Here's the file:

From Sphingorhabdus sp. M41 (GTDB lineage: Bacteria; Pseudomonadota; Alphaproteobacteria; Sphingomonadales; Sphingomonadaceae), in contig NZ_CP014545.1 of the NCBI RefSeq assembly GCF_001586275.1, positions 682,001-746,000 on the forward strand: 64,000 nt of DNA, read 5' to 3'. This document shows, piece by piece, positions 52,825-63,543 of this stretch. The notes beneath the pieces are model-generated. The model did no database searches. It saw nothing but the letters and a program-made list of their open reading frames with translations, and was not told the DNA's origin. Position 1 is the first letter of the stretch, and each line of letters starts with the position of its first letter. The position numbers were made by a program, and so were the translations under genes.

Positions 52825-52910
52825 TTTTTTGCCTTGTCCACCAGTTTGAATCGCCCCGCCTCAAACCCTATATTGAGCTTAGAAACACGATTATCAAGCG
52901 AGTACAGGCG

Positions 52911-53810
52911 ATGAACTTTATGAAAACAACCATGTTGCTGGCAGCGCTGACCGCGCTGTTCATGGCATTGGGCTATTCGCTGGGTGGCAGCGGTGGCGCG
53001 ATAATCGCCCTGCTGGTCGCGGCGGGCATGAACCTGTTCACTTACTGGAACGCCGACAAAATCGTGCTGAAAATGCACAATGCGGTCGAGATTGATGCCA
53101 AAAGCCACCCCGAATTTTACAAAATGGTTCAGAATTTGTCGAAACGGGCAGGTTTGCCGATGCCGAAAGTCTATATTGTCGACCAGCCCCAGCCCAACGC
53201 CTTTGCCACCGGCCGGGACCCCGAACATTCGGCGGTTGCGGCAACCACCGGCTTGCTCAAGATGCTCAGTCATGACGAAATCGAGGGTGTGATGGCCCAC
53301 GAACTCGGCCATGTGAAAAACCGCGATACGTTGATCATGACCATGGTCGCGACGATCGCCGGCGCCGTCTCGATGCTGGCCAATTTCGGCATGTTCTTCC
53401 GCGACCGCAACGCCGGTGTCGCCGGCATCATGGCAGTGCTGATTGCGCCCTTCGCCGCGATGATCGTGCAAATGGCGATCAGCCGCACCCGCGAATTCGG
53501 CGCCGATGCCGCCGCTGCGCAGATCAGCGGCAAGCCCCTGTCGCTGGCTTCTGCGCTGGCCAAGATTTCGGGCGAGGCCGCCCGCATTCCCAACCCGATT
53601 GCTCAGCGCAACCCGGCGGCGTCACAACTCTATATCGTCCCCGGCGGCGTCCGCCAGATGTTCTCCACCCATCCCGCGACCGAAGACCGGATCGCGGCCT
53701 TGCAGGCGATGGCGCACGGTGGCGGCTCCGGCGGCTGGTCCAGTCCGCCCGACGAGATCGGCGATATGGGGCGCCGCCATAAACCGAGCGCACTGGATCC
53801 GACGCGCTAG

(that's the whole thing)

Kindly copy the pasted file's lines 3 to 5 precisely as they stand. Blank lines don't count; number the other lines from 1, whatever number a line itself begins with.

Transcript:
52825 TTTTTTGCCTTGTCCACCAGTTTGAATCGCCCCGCCTCAAACCCTATATTGAGCTTAGAAACACGATTATCAAGCG
52901 AGTACAGGCG

Positions 52911-53810